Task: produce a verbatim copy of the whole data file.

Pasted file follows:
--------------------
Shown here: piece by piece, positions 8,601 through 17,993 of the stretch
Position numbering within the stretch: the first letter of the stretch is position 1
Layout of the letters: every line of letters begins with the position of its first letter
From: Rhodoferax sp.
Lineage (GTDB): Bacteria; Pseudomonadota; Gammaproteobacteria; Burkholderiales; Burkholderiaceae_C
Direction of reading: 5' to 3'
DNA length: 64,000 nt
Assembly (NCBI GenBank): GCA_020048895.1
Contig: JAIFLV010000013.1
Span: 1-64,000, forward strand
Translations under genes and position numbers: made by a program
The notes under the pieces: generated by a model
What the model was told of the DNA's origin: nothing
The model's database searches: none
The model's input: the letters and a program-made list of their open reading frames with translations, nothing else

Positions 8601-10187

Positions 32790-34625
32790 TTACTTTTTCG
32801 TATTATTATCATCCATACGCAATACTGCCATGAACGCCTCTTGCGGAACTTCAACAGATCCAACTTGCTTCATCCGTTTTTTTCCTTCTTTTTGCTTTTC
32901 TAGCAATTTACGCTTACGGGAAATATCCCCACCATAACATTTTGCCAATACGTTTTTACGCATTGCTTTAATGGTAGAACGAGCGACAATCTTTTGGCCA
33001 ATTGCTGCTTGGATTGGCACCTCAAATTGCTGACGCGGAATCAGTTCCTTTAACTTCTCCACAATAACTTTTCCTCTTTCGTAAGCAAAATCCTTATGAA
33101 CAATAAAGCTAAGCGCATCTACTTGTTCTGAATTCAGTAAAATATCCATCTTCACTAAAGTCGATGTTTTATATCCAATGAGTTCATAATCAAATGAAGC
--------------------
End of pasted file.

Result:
Shown here: piece by piece, positions 8,601 through 17,993 of the stretch
Position numbering within the stretch: the first letter of the stretch is position 1
Layout of the letters: every line of letters begins with the position of its first letter
From: Rhodoferax sp.
Lineage (GTDB): Bacteria; Pseudomonadota; Gammaproteobacteria; Burkholderiales; Burkholderiaceae_C
Direction of reading: 5' to 3'
DNA length: 64,000 nt
Assembly (NCBI GenBank): GCA_020048895.1
Contig: JAIFLV010000013.1
Span: 1-64,000, forward strand
Translations under genes and position numbers: made by a program
The notes under the pieces: generated by a model
What the model was told of the DNA's origin: nothing
The model's database searches: none
The model's input: the letters and a program-made list of their open reading frames with translations, nothing else

Positions 8601-10187

Positions 32790-34625
32790 TTACTTTTTCG
32801 TATTATTATCATCCATACGCAATACTGCCATGAACGCCTCTTGCGGAACTTCAACAGATCCAACTTGCTTCATCCGTTTTTTTCCTTCTTTTTGCTTTTC
32901 TAGCAATTTACGCTTACGGGAAATATCCCCACCATAACATTTTGCCAATACGTTTTTACGCATTGCTTTAATGGTAGAACGAGCGACAATCTTTTGGCCA
33001 ATTGCTGCTTGGATTGGCACCTCAAATTGCTGACGCGGAATCAGTTCCTTTAACTTCTCCACAATAACTTTTCCTCTTTCGTAAGCAAAATCCTTATGAA
33101 CAATAAAGCTAAGCGCATCTACTTGTTCTGAATTCAGTAAAATATCCATCTTCACTAAAGTCGATGTTTTATATCCAATGAGTTCATAATCAAATGAAGC